FINDINGS OF FACT
Stencel Aero Engineering Corp. (Stencel), a wholly owned subsidiary of Talley Industries, Inc. (Talley or petitioner), manufactured ejection seats for military aircraft. During the early 1980's, Stencel's primary customer was the U.S. Department of the Navy (Navy Department). Stencel's work for the Navy Department involved both the production of ejection seats and research and development projects (R&D projects).
Stencel's employees generally were required to maintain daily timecards showing the number of hours devoted to specific production contracts or R&D projects. Stencel used the data from these records to determine its costs under a particular production contract or R&D project, and, in the case of all contracts with the Navy Department, those data were incorporated, directly or indirectly, in the invoices or requests for progress payments that Stencel submitted to the Navy Department.
On December 20, 1984, the Defense Criminal Investigative Service executed a search warrant at Stencel's plant in Arden, North Carolina, and seized certain of Stencel's records, including certain employee timecards. On March 8, 1985, a Federal grand jury sitting in the Western District of North Carolina returned a criminal indictment against Stencel and three of its senior employees. Stencel was charged in the indictment with one count of violating 18 U.S.C. section 287 (filing a false claim for payment with the Federal Government), one count of violating 18 U.S.C. section 286 (conspiracy to file a false claim for payment with the Federal Government), and 42 counts of violating 18 U.S.C. section 1001 (submission of a false claim in writing to an agency of the Federal Government) or 18 U.S.C. section 2 (aiding and abetting in the commission of such an offense).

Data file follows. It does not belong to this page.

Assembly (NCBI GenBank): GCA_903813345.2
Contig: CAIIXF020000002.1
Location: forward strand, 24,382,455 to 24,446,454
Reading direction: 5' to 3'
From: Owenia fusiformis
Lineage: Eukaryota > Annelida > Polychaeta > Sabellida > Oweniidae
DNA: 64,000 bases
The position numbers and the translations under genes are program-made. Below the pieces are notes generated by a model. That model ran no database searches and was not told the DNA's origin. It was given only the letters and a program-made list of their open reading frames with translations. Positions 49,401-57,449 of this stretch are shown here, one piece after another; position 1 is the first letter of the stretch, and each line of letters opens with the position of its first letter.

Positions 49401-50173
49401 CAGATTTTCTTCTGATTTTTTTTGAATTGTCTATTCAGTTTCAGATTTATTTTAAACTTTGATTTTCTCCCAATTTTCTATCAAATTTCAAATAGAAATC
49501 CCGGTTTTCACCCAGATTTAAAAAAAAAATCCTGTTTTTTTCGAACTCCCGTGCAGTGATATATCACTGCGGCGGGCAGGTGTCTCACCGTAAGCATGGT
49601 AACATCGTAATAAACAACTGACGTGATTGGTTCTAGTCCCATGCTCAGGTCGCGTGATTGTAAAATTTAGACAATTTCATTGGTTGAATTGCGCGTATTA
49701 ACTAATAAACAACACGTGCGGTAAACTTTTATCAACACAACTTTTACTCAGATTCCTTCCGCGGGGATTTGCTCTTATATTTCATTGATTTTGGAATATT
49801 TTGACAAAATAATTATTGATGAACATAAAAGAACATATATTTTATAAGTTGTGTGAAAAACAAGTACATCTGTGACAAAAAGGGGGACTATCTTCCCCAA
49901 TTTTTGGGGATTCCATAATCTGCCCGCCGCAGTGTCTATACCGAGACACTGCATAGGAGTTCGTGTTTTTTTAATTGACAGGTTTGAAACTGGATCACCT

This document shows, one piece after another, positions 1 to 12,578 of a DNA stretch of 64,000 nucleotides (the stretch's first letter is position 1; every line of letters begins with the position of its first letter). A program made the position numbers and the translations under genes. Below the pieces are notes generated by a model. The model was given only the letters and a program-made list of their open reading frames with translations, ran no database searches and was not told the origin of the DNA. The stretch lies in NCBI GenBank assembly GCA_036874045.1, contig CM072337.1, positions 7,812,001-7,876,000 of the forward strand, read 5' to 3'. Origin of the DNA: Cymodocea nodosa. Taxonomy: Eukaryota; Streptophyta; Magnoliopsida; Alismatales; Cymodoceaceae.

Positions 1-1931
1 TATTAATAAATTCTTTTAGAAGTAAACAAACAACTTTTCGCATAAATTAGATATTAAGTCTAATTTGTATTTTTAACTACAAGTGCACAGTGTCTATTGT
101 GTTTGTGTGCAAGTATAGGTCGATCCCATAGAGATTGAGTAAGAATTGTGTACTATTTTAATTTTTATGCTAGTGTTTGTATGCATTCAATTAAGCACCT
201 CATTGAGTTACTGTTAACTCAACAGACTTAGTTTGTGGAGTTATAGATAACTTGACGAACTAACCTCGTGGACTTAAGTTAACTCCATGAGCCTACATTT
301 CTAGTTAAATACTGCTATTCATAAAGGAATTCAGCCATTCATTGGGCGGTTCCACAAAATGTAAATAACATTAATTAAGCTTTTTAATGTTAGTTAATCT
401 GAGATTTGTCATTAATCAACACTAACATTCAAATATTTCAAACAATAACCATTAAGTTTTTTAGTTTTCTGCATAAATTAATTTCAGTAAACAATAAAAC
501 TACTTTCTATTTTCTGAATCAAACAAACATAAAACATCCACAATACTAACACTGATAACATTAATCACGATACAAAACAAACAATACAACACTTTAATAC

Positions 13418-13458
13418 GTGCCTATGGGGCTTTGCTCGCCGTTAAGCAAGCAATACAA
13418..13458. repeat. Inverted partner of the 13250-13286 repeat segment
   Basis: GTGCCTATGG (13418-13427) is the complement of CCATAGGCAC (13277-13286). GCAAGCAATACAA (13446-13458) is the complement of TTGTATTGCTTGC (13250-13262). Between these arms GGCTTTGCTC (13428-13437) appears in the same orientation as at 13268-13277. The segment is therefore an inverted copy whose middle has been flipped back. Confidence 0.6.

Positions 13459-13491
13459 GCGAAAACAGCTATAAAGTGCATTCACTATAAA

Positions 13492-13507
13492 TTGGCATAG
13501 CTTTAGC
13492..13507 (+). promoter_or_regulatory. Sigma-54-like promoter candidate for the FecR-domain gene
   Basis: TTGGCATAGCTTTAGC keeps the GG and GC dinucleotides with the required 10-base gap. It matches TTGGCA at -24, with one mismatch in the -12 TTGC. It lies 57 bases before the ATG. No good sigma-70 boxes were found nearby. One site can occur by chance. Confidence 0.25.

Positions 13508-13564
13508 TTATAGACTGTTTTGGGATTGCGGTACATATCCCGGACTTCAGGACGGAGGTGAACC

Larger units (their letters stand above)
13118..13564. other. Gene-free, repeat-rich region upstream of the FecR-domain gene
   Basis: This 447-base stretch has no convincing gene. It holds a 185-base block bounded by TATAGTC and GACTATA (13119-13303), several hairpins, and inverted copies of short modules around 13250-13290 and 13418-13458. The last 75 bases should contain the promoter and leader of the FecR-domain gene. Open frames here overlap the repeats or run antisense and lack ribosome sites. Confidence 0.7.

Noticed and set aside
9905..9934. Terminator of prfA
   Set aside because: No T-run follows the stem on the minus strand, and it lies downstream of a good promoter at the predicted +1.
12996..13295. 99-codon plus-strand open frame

On May 23, 1985, the Navy Department suspended Talley and Stencel from further Government contract work by placing the two companies on the Consolidated List of Debarred, Suspended and Ineligible Contractors.
On June 12, 1985, Stencel entered into a plea agreement with the Government under which Stencel agreed to plead guilty to 10 counts of making false statements to the Government in violation of 18 U.S.C. section 1001. In exchange, the Government agreed not to prosecute certain of Stencel's officers and to dismiss the remaining counts against Stencel. The plea agreement was accepted by the U.S. District Court for the Western District of North Carolina and, on July 8, 1985, the court entered a Judgment and Probation Commitment Order against Stencel. The Judgment and Probation Commitment Order stated in pertinent part that Stencel would pay a fine of $100,000 ($10,000 for each of the 10 agreed counts) and that Stencel shall "make full restitution for all losses, to be determined by the U.S. Navy at a later date".